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if in a galvanic cell anode is loss of electrons and cathode is gain of electrons,then how is anode -ve and cathode +ve

Asked by Harini A 22nd March 2014, 6:01 AM
Answered by Expert
  • In both galvanic cell and electrolytic cell, reduction takes place at cathode and oxidation takes place at anode. But the sign conventions changes  for these electrodes.
  • Anode is a positively charged terminal where oxidation reaction takes place. Oxidation reactions involve the loss of electrons. As the reaction progresses, the oxidation terminal loses electrons to the electrolyte. Negative charge is moving away from the oxidation site. A positive current would move towards the oxidation site, against the flow of electrons. Since current flows to the anode, the oxidation site is the anode of the cell.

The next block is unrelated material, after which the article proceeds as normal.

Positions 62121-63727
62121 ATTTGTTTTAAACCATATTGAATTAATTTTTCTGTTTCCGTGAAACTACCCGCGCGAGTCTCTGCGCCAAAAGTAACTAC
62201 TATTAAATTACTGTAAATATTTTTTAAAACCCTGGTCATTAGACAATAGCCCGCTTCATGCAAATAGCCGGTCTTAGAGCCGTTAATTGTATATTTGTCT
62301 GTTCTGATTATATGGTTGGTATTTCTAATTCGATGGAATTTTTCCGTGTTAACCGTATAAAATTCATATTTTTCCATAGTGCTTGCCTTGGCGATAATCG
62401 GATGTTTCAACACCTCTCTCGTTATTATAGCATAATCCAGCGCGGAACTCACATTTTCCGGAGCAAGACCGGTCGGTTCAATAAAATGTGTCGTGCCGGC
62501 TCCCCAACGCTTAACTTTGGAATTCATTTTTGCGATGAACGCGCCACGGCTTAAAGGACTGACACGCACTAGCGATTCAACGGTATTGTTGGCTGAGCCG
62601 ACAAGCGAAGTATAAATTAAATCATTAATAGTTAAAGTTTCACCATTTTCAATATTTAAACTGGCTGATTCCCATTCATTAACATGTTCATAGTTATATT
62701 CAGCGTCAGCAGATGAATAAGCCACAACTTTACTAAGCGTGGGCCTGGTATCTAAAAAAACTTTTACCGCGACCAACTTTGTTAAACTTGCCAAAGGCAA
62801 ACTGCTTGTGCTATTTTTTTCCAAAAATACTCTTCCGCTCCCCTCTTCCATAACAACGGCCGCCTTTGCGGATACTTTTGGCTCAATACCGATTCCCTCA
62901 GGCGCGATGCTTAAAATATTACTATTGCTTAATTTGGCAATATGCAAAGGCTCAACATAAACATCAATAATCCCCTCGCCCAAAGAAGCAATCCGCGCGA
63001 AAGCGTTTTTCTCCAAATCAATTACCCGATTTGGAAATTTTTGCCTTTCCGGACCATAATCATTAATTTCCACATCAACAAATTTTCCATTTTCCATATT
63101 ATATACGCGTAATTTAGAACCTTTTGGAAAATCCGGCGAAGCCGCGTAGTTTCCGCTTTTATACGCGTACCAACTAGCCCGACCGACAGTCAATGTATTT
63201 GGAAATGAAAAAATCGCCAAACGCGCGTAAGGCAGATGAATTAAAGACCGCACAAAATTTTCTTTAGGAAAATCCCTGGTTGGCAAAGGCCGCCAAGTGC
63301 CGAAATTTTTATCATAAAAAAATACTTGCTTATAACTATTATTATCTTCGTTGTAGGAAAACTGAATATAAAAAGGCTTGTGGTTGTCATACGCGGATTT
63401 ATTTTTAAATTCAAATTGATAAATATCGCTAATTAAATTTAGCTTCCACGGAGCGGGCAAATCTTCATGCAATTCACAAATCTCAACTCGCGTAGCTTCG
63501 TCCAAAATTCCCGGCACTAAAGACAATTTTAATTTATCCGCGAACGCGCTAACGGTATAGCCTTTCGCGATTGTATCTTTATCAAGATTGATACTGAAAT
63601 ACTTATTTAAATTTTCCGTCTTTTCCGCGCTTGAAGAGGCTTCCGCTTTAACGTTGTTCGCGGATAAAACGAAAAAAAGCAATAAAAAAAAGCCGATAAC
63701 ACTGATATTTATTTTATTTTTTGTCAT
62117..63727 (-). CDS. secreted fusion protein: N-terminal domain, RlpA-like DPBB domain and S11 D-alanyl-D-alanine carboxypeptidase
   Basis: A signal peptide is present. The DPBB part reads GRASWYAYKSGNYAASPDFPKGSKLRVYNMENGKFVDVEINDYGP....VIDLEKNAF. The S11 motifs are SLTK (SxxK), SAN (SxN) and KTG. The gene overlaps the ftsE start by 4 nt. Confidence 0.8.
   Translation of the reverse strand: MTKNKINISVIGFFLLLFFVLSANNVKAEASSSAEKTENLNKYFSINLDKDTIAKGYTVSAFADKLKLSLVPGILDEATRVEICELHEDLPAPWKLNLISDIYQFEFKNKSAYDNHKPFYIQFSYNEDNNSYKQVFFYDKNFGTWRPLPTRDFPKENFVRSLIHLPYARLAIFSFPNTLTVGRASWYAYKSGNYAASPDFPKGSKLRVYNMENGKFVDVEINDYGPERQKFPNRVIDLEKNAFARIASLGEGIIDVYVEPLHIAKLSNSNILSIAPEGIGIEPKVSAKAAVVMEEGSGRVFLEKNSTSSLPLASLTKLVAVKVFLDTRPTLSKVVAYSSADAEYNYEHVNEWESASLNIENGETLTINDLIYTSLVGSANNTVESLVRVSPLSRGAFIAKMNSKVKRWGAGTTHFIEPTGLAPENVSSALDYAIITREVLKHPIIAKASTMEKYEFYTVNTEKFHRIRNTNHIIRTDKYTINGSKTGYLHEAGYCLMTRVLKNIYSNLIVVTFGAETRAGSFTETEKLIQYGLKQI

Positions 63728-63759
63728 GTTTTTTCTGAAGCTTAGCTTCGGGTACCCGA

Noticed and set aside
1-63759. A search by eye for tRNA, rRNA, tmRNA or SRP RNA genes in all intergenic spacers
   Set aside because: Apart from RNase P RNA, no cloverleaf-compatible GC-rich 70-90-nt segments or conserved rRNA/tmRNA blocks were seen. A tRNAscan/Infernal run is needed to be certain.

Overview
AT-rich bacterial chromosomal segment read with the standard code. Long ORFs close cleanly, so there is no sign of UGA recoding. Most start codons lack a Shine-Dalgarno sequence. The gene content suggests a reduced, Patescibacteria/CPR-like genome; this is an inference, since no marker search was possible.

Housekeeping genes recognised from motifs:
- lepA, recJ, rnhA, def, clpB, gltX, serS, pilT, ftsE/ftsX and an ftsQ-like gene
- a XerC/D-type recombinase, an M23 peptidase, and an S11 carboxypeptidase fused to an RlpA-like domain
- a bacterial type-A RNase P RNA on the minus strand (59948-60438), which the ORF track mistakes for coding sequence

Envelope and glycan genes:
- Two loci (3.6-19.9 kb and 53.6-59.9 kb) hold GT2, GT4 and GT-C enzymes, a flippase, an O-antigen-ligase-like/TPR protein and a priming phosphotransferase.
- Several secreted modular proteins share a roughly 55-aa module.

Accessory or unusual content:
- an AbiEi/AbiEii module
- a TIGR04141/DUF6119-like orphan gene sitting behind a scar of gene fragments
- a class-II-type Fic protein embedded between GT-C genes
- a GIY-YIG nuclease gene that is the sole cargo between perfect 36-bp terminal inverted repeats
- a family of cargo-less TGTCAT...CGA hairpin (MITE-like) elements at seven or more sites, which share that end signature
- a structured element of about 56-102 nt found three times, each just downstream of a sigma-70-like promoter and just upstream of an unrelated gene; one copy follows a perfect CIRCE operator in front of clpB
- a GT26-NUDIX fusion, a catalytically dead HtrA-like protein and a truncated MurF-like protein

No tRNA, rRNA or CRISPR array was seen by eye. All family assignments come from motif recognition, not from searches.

• Cathode is a negatively charged terminal where reduction reaction takes place. Reduction reactions involve the gain of electrons. Electrons are needed to fuel the reaction and pull these electrons from the electrolyte. Since electrons are attracted to the reduction site and current flows opposite the flow of electrons, current flows away from the reduction site. Since current flows from the cathode to the anode, the reduction site is the cathode.
Thus, the anode of a galvanic cell is negatively charged, since the spontaneous oxidation at the anode is the source of the cell's electrons or negative charge. The cathode of a galvanic cell is its positive terminal.

Answered by Expert 24th March 2014, 10:21 AM
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